War of the Spanish Succession

The War of the Spanish Succession was a European great power conflict that took place from 1701 to 1715. The death of childless Charles II of Spain in November 1700 led to a struggle for control of the Spanish Empire between his heirs, Philip of Anjou and Charles of Austria, and their respective supporters, among them Spain, Austria, France, the Dutch Republic, Savoy and Great Britain. Related conflicts include the 1700–1721 Great Northern War, Rákóczi's War of Independence in Hungary, the Camisards revolt in southern France, Queen Anne's War in North America and minor trade wars in India and South America.

War of the Spanish Succession
Part of the French–Habsburg rivalry

Clockwise, from top left:
Date9 July 1701 – 6 February 1715
(13 years, 6 months and 4 weeks)
Result Treaties of Utrecht, Rastatt, and Baden
Commanders and leaders
Casualties and losses
  • : 250,000 killed and wounded
  • : 200,000 killed and wounded[lower-alpha 6]
  • : 50,000 killed and wounded
  • : 50,000 killed and wounded[11]
  • 400,000–500,000 killed and wounded
  • : c.100,000 killed and wounded[11]
  • Total deaths in combat (both sides): 400,000[11]
  • Total including disease: 700,000[12] to 1,251,000[13]

Although weakened by over a century of continuous conflict, Spain remained a global power whose territories included the Spanish Netherlands, large parts of Italy, the Philippines, and much of the Americas, which meant its acquisition by either France or Austria potentially threatened the European balance of power. Attempts by Louis XIV of France and William III of England to resolve the issue through diplomacy were rejected by the Spanish and Charles II named Louis' grandson, Philip of Anjou, as his heir. His proclamation as king of an undivided Spanish Empire on 16 November 1700 led to war, with France and Spain on one side and the Grand Alliance on the other.

The French held the advantage in the early stages, but were forced onto the defensive after 1706; however, by 1710 the Allies had failed to make any significant progress, while Bourbon victories in Spain had secured Philip's position as king. When Emperor Joseph I died in 1711, Archduke Charles succeeded his brother as emperor, and the new British government initiated peace talks. Since only British subsidies kept their allies in the war, this resulted in the 1713–15 Peace of Utrecht treaties, followed by the 1714 Treaties of Rastatt and Baden.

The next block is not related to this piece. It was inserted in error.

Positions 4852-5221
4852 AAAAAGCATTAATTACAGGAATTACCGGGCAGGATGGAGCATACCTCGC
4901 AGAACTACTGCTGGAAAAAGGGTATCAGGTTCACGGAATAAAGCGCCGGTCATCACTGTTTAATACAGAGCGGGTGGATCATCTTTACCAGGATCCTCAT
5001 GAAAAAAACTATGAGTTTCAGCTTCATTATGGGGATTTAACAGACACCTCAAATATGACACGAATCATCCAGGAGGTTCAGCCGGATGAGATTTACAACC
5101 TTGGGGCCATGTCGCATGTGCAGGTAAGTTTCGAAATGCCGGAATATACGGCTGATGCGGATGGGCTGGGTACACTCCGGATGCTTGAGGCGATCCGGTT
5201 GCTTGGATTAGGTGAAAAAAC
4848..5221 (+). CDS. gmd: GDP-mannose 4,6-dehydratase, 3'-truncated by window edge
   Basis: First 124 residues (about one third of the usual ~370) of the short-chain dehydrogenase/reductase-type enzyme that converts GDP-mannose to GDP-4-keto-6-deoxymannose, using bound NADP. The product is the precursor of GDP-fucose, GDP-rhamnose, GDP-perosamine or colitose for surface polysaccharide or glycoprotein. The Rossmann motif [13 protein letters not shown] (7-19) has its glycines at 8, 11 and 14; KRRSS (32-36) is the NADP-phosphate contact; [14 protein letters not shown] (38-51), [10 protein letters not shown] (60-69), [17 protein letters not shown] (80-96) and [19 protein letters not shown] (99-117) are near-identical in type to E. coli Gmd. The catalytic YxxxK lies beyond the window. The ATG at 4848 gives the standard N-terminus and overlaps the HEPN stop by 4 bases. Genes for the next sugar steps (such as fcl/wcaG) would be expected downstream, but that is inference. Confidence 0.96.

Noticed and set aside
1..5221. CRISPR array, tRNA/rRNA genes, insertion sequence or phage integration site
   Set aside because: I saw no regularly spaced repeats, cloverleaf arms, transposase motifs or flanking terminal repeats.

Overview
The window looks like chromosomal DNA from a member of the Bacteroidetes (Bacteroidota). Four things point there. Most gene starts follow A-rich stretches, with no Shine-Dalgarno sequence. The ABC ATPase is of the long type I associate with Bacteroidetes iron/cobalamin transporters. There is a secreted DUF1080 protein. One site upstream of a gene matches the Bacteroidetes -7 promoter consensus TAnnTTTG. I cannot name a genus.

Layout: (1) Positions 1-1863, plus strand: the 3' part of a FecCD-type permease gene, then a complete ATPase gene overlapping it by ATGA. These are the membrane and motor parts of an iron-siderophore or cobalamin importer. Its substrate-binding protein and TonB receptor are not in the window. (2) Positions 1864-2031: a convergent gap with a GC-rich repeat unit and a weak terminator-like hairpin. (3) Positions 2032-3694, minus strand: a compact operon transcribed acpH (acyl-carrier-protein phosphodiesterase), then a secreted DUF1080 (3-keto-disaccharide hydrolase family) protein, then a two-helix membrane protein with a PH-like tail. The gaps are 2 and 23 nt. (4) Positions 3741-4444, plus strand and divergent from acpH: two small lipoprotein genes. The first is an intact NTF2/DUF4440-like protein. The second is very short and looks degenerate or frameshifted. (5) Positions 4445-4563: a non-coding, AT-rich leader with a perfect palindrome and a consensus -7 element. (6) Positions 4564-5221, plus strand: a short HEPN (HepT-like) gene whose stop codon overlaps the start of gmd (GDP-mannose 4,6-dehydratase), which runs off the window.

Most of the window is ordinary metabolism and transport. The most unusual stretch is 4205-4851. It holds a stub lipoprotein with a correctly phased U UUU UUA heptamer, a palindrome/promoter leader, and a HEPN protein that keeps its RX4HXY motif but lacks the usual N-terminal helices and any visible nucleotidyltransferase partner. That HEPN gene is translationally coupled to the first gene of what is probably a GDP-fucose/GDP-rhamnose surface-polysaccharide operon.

Philip was confirmed as King of Spain in return for renouncing the right of himself or his descendants to inherit the French throne; the Spanish Empire remained largely intact, but ceded territories in Italy and the Low Countries to Austria and Savoy. Britain retained Gibraltar and Menorca which it captured during the war, acquired significant trade concessions in the Spanish Americas, and replaced the Dutch as the leading maritime and commercial European power. The Dutch gained a strengthened defence line in what was now the Austrian Netherlands; although they remained a major commercial power, the cost of the war permanently damaged their economy.

France withdrew backing for the exiled Jacobites and recognised the Hanoverians as heirs to the British throne; ensuring a friendly Spain was a major achievement, but left them financially exhausted. The decentralisation of the Holy Roman Empire continued, with Prussia, Bavaria and Saxony increasingly acting as independent states. Combined with victories over the Ottomans, this meant Austria increasingly switched focus to southern Europe.

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